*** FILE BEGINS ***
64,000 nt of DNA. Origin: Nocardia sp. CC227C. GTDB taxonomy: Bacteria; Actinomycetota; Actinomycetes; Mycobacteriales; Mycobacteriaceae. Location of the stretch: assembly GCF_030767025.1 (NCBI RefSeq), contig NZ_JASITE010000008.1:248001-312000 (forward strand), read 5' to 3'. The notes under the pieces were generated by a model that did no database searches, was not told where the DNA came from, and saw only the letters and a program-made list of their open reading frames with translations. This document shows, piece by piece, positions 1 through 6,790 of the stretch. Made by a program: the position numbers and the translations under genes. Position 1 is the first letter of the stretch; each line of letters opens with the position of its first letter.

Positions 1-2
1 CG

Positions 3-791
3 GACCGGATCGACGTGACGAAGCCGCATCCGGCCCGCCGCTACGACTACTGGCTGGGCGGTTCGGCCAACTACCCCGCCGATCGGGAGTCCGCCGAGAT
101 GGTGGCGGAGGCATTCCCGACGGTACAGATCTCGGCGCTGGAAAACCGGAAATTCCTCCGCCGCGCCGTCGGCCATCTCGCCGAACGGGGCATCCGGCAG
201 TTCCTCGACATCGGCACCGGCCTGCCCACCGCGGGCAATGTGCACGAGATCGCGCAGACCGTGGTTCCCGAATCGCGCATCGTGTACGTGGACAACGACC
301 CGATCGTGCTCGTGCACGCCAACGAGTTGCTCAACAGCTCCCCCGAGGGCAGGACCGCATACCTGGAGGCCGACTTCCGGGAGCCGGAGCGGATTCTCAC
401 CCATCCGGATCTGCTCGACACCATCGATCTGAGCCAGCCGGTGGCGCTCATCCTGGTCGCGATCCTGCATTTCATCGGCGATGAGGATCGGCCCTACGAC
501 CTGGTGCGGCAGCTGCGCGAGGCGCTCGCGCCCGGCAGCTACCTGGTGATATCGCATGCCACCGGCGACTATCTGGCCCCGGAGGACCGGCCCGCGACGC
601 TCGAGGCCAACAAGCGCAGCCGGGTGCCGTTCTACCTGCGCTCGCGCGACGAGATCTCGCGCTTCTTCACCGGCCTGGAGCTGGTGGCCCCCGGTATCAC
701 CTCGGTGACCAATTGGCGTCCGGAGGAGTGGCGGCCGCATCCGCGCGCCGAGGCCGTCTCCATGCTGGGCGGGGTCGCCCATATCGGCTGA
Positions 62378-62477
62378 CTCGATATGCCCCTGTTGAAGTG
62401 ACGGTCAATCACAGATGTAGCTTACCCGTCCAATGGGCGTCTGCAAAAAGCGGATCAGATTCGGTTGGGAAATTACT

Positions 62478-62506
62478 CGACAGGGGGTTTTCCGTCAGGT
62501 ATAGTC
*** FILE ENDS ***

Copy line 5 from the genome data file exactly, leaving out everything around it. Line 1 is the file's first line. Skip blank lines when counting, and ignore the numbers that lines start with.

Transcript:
3 GACCGGATCGACGTGACGAAGCCGCATCCGGCCCGCCGCTACGACTACTGGCTGGGCGGTTCGGCCAACTACCCCGCCGATCGGGAGTCCGCCGAGAT